Here’s a nice lesson for web app designers and developers, to help streamline the user’s progress when interacting with your application.
In many cases, it’s enough to log users in and then redirect them to the main screen of the app, where they can then choose what they want to do. It’s also good practice to send them back to whatever screen they were on before they logged in, instead of just sending them to the main screen.
But here’s a way to handle a user log-in when the user has not yet interacted with your pages, as shown below from PayPal:
PayPal’s application doesn’t let you interact with it unless you’re logged in (for obvious reasons). It’s not like a shopping cart website that let’s you browse and put stuff in your cart without being logged in. In the case of PayPal, you have to be logged in to do anything associated with your account.
So, they’ve added a simple little feature in the form of a
<select> element drop-down, that allows you to choose which area of the application you want to go to first.
I think this is a good example of something small added to the log-in process, that’s not mandatory, but helps the user get things done as quickly as possible. Of course, some might argue that it might slow down first-time users, but in a case like PayPal, I think it’s more important to focus on returning visitors who make up a huge amount of their traffic.
For most sites, I don’t think this would be necessary. Though in a few cases I can see it being useful.
I really don’t see this being useful at all, even in Paypal’s case. Throwing in the select box on the login form violates users expectations. When someone logs into a website, they expect to type [username]>[tab]>[password]>[enter]. Adding the select box throws off the rhythm, whether visually, practically or both. Presenting the user with an in-app navigation element as soon as they are logged in takes the same number of clicks to get to where the user wants to go. No need to ask someone a question that they weren’t expecting to answer.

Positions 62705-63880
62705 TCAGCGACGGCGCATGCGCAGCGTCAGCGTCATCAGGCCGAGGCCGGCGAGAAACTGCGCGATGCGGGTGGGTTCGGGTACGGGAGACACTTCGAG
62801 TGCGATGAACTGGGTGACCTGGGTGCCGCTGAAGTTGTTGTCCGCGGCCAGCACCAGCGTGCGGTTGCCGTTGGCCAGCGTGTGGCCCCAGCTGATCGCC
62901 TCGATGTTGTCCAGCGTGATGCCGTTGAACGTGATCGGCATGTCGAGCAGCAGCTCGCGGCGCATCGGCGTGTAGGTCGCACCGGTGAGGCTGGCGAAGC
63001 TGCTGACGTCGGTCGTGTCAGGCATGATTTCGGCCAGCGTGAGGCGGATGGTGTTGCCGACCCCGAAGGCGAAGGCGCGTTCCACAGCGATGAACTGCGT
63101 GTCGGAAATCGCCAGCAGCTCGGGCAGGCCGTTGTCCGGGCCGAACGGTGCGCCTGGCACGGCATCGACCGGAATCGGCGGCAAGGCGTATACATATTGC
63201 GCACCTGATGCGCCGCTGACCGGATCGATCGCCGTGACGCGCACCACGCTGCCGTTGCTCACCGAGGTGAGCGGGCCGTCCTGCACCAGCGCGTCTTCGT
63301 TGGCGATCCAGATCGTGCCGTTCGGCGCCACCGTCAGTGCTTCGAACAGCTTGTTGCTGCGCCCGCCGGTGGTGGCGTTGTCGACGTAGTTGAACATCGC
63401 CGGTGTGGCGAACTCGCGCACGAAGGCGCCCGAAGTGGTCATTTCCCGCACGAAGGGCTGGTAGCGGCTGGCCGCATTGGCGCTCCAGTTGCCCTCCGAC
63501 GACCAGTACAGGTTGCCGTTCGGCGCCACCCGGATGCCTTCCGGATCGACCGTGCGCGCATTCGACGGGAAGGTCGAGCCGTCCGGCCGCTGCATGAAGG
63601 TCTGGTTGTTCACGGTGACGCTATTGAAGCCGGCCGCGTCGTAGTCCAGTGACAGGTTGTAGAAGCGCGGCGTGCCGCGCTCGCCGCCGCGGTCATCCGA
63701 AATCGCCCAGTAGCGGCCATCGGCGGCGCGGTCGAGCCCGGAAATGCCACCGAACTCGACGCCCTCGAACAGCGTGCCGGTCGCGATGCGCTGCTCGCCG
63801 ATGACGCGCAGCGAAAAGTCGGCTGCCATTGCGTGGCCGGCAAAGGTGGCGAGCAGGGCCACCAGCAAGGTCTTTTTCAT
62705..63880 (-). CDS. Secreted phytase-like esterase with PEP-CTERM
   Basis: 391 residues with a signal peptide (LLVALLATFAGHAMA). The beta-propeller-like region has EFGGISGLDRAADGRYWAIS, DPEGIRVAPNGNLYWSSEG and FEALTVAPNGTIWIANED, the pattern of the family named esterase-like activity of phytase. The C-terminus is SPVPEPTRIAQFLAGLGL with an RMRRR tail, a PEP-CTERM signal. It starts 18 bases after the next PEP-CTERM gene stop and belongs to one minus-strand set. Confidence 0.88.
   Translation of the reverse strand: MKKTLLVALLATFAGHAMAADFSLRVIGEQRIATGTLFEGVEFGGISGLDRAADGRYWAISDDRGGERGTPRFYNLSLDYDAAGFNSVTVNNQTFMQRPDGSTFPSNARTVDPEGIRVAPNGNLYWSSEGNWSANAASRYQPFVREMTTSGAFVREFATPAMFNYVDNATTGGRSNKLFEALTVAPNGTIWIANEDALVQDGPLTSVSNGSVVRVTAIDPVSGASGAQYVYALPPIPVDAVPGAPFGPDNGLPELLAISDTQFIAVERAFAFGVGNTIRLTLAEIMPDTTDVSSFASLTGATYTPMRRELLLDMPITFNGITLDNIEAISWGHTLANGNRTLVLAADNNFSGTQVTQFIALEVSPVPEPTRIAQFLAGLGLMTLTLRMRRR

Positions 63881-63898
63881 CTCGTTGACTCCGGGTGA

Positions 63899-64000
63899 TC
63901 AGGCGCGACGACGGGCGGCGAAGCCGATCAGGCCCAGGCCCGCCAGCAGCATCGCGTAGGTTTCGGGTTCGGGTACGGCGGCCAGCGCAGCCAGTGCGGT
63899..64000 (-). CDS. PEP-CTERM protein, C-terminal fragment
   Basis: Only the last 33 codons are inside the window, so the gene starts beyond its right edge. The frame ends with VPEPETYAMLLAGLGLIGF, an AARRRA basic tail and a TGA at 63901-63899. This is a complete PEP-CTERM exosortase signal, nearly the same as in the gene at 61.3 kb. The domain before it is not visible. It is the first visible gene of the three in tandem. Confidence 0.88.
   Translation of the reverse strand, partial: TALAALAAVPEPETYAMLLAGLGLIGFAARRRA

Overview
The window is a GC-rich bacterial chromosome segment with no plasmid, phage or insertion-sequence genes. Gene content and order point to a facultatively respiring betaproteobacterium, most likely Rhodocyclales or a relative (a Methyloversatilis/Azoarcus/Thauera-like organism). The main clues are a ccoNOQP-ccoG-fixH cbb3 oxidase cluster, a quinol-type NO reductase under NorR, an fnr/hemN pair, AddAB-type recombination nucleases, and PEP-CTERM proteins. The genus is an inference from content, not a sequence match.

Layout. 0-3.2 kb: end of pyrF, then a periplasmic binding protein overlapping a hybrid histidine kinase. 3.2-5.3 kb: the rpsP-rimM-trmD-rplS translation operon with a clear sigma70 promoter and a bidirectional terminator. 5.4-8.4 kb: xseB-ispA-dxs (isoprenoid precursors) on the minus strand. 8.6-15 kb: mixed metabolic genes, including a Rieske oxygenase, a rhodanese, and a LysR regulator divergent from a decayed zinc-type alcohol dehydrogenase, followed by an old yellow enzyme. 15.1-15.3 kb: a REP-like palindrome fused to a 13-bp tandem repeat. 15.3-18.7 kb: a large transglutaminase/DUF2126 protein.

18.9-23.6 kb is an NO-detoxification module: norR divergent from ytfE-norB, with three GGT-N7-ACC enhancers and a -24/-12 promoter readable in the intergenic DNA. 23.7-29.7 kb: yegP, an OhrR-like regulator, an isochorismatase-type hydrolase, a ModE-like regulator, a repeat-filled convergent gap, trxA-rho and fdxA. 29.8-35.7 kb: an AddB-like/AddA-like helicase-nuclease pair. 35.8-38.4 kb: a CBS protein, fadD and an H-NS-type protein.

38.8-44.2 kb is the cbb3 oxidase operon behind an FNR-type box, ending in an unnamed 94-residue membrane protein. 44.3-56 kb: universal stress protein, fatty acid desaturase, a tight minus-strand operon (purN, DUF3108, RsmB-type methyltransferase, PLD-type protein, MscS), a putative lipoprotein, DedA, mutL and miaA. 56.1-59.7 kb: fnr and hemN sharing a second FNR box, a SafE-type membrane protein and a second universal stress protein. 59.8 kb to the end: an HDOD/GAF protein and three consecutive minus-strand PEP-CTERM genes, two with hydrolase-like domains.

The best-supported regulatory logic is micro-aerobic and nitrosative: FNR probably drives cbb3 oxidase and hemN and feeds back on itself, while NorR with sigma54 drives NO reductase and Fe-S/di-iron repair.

You may be right.
I can say, however, that in my experience using PayPal, I do use that drop-down and it gives me the perception that I’m getting things done quicker. Of course, I could be wrong, but then that brings up the issue of perceived speed vs. actual page speed.
Paypal’s site is pretty slow so taking that shortcut surely saves you some times.
Indeed, it is slow, but only the login process. It usually runs smooth once you login. I haven’t used a single time however the little select field. Missed it until now.
Having this select box doesn’t remove the [username][password] interface you’ve described. It defaults to my account so anyone who wants to type in their info and hit enter is free to do so.
What this does, is allow someone to go directly into their transaction list. Sure it’s the same number of clicks but it’s one less page load – which is good for both PayPal and the user.
Couldn’t you simply set the tab order for the form items to allow for this?
Nice question, but i think that a dashboard is made for this execution. The dashboard informs the user about stuff that is interesting.
Have seen this case being used in ICICIbank website.
I do send them to main screen if users were not visiting a page before logged out or access a directly a page.
I do however like the idea, it could speed things up. Once logged in, you must navigate with your mouse if you don’t want to do infinite tabs. In here, it is just another “tab” and some arrows or the first letters of your landing page, which I found quicker to do.
When I log in, I want to be taken to where I was. If I was on the home page, then you could probably take me to my account, since it should be really easy to get back to the home page. This is the logic I use when redirecting my users upon logging in.
Yeah, but with PayPal, you can’t be somewhere in your account before you login, so it would take you back to the homepage. That select can be helpful, especially because PayPal’s login process is so slow.
On Fontdeck we have whitelisted several pages so that a user will return to the page after logging in. It’s a nice way to avoid disruption from page flow.
From here, you given a wonderful description about log in pay pal. Thanks a lot for sharing it Louis.